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Function of long-noncoding RNAs and microRNAs in the immune response and metabolism during Leishmania infection and the interference in the metabolism as new therapeutic strategy

Grant number: 22/00291-4
Support type:Regular Research Grants
Duration: May 01, 2022 - April 30, 2024
Field of knowledge:Biological Sciences - Parasitology
Principal researcher:Sandra Marcia Muxel
Grantee:Sandra Marcia Muxel
Home Institution: Instituto de Ciências Biomédicas (ICB). Universidade de São Paulo (USP). São Paulo , SP, Brazil
Assoc. researchers:Beatriz Simonsen Stolf ; Grzegorz Maria Popowicz ; Jean Pierre Schatzmann Peron ; Luis Carlos de Souza Ferreira ; Marielton dos Passos Cunha ; Paulo de Paiva Rosa Amaral ; Ricardo Jorge Leal Silvestre ; Sarah Rioton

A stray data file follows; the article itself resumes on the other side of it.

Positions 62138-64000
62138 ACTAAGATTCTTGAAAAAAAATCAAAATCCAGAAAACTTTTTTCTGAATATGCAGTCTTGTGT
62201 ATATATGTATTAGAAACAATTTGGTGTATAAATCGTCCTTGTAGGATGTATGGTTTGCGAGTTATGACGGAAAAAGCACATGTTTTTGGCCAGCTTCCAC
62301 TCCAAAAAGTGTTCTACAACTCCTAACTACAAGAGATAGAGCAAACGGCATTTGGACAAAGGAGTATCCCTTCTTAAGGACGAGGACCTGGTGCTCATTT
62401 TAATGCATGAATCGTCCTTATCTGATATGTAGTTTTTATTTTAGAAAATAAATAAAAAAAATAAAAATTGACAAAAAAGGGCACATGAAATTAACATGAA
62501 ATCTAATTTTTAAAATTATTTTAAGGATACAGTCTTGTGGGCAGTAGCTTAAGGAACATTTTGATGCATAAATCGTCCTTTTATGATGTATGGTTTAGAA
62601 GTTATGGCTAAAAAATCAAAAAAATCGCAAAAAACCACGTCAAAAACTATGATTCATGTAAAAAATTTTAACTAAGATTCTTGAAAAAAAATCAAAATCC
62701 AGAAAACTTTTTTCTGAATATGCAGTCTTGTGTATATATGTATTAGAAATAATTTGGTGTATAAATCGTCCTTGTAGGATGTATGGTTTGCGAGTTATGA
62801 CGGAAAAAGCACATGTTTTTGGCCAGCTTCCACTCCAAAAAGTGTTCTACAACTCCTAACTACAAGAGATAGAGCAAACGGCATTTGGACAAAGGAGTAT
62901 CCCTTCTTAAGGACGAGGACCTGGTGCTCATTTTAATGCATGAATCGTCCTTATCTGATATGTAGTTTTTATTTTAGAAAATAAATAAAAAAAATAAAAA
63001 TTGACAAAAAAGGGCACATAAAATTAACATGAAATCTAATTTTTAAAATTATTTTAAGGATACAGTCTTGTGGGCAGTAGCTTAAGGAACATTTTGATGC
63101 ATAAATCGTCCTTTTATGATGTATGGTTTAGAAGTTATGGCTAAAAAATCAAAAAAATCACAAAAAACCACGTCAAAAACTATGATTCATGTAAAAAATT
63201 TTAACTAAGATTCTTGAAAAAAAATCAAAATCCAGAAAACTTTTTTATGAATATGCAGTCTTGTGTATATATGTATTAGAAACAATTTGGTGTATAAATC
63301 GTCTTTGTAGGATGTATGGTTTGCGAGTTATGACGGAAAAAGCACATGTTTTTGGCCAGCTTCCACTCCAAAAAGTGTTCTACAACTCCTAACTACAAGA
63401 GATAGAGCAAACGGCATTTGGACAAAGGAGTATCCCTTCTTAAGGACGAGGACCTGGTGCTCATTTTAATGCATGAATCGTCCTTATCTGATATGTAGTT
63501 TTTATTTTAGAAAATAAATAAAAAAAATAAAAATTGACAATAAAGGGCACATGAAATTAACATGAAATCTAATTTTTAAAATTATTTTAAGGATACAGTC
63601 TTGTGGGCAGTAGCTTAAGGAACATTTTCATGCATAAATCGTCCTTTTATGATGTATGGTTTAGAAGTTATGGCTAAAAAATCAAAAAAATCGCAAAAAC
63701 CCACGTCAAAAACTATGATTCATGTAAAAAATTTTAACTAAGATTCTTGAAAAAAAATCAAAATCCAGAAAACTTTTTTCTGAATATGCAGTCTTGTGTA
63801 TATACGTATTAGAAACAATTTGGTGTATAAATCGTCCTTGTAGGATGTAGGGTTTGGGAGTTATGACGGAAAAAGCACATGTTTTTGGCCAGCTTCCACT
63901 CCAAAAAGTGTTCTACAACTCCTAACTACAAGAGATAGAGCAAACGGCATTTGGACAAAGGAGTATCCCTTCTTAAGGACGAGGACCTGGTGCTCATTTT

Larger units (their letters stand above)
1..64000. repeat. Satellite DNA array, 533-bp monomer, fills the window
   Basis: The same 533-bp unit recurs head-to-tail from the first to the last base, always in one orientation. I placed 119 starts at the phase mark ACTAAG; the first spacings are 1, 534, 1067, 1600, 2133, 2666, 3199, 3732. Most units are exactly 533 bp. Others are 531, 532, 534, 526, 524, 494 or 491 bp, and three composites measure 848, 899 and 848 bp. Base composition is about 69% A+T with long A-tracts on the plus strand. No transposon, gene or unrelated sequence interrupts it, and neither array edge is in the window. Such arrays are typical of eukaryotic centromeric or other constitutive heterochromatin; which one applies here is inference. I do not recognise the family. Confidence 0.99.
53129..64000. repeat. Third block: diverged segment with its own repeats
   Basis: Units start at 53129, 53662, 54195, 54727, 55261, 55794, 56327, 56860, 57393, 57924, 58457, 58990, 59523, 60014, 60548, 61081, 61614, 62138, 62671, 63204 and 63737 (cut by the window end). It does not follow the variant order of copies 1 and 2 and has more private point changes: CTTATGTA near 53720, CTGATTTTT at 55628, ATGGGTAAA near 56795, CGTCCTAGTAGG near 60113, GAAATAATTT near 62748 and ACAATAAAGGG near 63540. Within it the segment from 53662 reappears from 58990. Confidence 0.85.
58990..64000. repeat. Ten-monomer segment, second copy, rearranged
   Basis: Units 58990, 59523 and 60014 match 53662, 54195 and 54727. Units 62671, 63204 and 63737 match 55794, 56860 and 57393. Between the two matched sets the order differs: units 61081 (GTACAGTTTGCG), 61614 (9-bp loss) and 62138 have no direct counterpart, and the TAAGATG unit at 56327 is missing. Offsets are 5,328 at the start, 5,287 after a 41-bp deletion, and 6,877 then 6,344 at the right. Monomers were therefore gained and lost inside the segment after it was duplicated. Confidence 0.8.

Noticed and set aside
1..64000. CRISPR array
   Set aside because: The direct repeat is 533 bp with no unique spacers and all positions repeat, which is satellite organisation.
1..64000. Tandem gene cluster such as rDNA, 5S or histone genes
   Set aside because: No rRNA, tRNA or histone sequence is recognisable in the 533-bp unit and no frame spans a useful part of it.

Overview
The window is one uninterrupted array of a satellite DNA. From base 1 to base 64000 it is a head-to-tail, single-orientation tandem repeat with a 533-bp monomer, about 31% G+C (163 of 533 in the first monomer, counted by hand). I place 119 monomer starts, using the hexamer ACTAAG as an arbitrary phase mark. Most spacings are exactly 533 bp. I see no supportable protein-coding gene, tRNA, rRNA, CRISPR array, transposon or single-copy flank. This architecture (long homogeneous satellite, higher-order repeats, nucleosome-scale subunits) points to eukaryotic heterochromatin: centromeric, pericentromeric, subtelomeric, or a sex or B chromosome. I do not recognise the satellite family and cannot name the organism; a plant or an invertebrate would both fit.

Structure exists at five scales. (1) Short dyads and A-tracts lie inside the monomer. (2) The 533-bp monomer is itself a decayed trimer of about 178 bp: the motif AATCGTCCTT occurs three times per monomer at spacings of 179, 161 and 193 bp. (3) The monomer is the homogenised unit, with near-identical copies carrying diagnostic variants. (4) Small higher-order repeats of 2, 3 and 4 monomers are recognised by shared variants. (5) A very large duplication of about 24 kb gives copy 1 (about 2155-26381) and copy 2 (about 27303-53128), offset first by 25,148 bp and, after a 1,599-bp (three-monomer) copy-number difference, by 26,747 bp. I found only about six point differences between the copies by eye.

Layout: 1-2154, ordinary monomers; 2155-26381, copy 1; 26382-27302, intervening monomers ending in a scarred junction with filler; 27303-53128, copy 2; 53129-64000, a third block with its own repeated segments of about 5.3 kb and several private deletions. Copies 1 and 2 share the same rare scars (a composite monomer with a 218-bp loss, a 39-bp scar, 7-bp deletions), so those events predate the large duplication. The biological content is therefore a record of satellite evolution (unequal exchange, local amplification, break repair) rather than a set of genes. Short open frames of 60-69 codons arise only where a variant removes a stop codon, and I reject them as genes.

Understanding as parasite and host factors contribute to the pathogenesis of leishmaniasis is highly relevant to understanding the modulation of macrophage activation mediated by long noncoding RNA (lncRNA) and microRNAs (miRNAs). They can influence the transcriptional and post-transcriptional regulation of genes that can promote the survival or death of the parasite. The lncRNAs regulate the chromosomal structure, mRNA transcription, protein splicing, and translation. miRNAs regulate the translation and degradation of the target gene transcript by interacting with the 3'UTR region of the mRNA. The miRNAs and LncRNAs altered in Leishmania-infected macrophages can mediate the activation of the pro-inflammatory response or subversion of the host response to the parasite. The project's main objective is to evaluate the role of lncRNA, miRNAs in the regulation of the immune response and metabolism of macrophages infected with Leishmania and to use metabolic interference as a therapeutic strategy. Part 1 of the project will study the expression of lncRNAs, miRNAs, and correlated genes (host-genes) to elucidate the signals that regulate the activation of macrophages infected by L. amazonensis and L. infantum. In part 2 of the project, we will evaluate the leishmanicidal activity of new drugs developed to block the PEX5-14 interaction and localization of enzymes in the glycosome in promastigote forms and in vitro and in vivo models of infection with Leishmania. These drugs affect the transport of enzymes to the glycosome, impair the parasite's metabolism, leading to its death. By identifying possible prognostic markers and possible new treatments, we hope to better management of leishmaniasis. (AU)

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